The original bonds were destroyed in the Public Records Office fire in 1922, so only the index survives.
Saturday 28 April: Family History Fair, Newry City Library, Co. Down.
Libraries NI is hosting a full-day (10.00am to 4.00pm) genealogy fair offering free advice and guidance from experts and experienced researchers.
Exhibitors include the PSNI Police Museum, the Public Record Office of N. Ireland, the Ulster Historical Foundation, the Federation for Ulster Local Studies, the Somme Heritage Centre, Northern Ireland Screen, ULTACH, Centre for Migration Studies Omagh, as well as local and family history organisations.
There will also be three talks:
11.00 – Whispers of the Past: A selection of archive material from the collections of BBCNI and the Ulster Folk and Transport, with Peter Carson from the Sound archive at the UFTM and Niamh McNamara from the BBCNI Community Archive. Items relating to Newry and surrounding area will be included.
12.30 – Emigration from Carlingford Lough, with Dr. Patrick Fitzgerald, The Mellon Centre for Migration Studies, Ulster-American Folk Park, Omagh.
2.00 – Family History Resources available in PRONI, with Dr A.M. McVeigh, PRONI
Booking is essential as places are limited.
Saturday 12 May : Irish Genealogical Society of Ireland — London Open Day and AGM.
Following the success of the 75th Anniversary Symposium last October, the IGRS Council is planning a new format for this year's AGM. There will be two talks in the morning, followed by lunch and, at 2pm, the formal business of the AGM.
The talks will be:
- Forensic Genealogy, with Professor Bruce Durie
- The Irish in India, 1790-1920, with Peter Bailey.
Cost: For the morning and lunch: £25 members; £30 non-members. AGM: free.
Start time: 10.30 for 11.00am.
Booking: At IGRS website. Seats are limited to 50 so advance booking is recommended.
The stellar line up of the inaugural festival includes Ruth Dudley Edwards, Myles Dungan, Kevin Myers, Diarmaid Ferriter, David Norris, Patrick Geoghegan, Manchán Magan, Catriona Crowe, Maura Duggan, Jeananne Crowley, Robert O’Byrne and Tommy Graham. Turtle Bunbury will be playing host.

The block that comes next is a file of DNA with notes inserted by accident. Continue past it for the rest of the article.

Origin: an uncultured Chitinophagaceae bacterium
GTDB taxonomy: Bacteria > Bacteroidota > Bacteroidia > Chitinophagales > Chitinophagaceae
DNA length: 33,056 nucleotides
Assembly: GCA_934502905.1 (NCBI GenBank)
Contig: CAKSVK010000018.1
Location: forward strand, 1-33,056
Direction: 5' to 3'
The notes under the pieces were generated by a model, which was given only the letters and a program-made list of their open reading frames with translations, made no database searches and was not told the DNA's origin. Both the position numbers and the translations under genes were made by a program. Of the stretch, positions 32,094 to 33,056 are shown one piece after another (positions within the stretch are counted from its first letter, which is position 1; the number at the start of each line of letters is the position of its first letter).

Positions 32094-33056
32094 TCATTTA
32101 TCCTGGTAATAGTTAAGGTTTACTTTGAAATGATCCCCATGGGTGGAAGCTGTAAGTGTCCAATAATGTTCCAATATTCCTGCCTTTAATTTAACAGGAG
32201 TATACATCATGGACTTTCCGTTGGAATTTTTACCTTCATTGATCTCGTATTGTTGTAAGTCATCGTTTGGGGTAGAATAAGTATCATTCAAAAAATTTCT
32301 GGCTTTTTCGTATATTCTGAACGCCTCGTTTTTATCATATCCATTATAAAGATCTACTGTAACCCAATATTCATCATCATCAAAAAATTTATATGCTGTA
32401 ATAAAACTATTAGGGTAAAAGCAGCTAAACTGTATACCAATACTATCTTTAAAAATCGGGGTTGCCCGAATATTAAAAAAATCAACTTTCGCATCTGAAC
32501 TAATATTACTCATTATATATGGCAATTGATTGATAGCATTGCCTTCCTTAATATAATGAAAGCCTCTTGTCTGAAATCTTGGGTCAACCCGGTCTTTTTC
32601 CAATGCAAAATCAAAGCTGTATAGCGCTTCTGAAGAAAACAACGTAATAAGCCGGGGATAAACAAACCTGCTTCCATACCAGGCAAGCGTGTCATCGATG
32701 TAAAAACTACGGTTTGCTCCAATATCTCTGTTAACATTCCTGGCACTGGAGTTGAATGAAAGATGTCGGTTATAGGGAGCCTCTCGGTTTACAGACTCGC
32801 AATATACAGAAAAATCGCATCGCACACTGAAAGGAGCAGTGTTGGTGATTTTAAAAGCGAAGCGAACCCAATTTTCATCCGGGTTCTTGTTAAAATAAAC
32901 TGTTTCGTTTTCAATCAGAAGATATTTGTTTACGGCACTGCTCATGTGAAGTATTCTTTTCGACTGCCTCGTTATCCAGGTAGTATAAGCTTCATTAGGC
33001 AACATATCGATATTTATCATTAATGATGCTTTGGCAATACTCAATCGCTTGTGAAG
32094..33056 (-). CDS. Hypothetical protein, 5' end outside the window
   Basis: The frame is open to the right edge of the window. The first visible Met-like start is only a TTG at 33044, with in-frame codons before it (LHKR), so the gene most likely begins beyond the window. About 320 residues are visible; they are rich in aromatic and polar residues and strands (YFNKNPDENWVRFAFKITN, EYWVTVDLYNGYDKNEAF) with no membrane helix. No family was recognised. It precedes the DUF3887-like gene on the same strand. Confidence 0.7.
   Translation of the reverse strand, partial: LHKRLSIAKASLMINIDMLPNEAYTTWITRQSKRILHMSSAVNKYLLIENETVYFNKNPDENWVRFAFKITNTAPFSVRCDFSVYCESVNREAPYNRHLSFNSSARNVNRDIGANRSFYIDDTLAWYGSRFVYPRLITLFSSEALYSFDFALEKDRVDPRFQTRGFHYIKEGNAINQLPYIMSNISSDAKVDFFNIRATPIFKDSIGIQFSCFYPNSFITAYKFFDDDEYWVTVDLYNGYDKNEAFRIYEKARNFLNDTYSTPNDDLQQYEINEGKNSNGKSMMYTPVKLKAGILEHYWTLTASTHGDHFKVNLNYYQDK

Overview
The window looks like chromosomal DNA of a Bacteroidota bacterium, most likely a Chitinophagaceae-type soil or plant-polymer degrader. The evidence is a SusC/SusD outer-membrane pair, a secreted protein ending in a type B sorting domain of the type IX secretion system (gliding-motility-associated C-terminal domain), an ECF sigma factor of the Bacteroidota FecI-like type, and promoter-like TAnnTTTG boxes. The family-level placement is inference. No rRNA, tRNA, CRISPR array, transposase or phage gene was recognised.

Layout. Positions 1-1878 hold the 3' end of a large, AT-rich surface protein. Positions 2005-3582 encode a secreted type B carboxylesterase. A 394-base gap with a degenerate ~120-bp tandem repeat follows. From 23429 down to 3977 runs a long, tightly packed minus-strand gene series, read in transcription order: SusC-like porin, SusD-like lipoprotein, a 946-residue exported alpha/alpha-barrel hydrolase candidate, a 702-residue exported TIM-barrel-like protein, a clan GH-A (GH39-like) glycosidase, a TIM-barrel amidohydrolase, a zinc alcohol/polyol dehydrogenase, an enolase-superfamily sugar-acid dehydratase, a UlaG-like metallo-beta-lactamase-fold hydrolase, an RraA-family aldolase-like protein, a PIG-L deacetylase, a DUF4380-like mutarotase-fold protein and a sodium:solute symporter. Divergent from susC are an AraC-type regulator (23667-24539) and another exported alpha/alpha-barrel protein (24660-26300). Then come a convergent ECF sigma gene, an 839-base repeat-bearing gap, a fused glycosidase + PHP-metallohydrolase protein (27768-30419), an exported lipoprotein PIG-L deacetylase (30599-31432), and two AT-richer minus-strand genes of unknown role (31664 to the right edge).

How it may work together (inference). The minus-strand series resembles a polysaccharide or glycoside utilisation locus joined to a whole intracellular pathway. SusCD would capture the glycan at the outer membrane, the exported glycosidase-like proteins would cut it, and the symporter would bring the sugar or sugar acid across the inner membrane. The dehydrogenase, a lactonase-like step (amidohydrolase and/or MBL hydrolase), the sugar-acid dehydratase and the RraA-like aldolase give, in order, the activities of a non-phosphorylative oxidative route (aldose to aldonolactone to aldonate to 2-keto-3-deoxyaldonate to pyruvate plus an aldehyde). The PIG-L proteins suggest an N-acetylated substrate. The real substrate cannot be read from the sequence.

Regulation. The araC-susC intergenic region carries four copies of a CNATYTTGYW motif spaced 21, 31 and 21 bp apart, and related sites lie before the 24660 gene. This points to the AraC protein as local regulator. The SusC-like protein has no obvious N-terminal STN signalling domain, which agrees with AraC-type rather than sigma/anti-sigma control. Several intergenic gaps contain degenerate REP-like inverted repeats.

There will be presentations by the Federation of Local History Societies of Ireland, the Ulster Federation and the people behind The Gathering Ireland 2013.
The festival is an Éigse 2012 initiative. More details.
There are also a goodly number of exhibitors ready to sell you all manner of genealogical goodies, maps, books, training courses, magazines, software and nostalgia.
This being the show launched on the back of the eponymous TV show, there will also be a few celebrities hanging around. Other negatives are the crowds, the noise and the heat, and the shock of the £22 entrance fee if you haven't bought an advance ticket.
But there's plenty of plus for Irish genealogy researchers. This year the organisers have arranged the Irish exhibitors into a dedicated Irish section (top left of the hall). You'll find the majority of the following exhibitors in that section, but a handful will be on stands in the main run of the hall:
- Association of Professional Genealogists of Ireland (APGI)
- Certificate of Irish Heritage
- Find My Past Ireland
- Irish Genealogical Research Society (IGRS)
- National Archives of Ireland
- North of Ireland Family History Society (NIFHS)
- Public Records Office of Northern Ireland (PRONI)
- Roots Ireland (IFHF)
- Tourism Ireland
- Friday, 10.30-11.15am: What's online for Ireland? with Paul Gorry, MAPGI
- Saturday, 11.00-11.45am: Irish land and property records, with Helen Kelly, MAPGI
- Sunday, 1.00-1.45pm: Early Irish Marriages, with Roz McCutcheon, IGRS.
If you're going along to the show, it's worthwhile planning your day in advance. You'll find floor plans, a full list of workshops (the Irish-themed ones are identified by a shamrock) and other helpful information on the organiser's website.
Thursday, 16 February 2012
Carlow, Laois (Queen’s County), Wicklow and Kilkenny.
Prior to 1858, when a person died intestate, their affairs had to be settled by their next of kin or principal creditor in the Diocesan or Prerogative Courts. Before the Bishop granted the administration, the administrator was required to enter into a bond of a specified sum as security that they would justly administer the effects.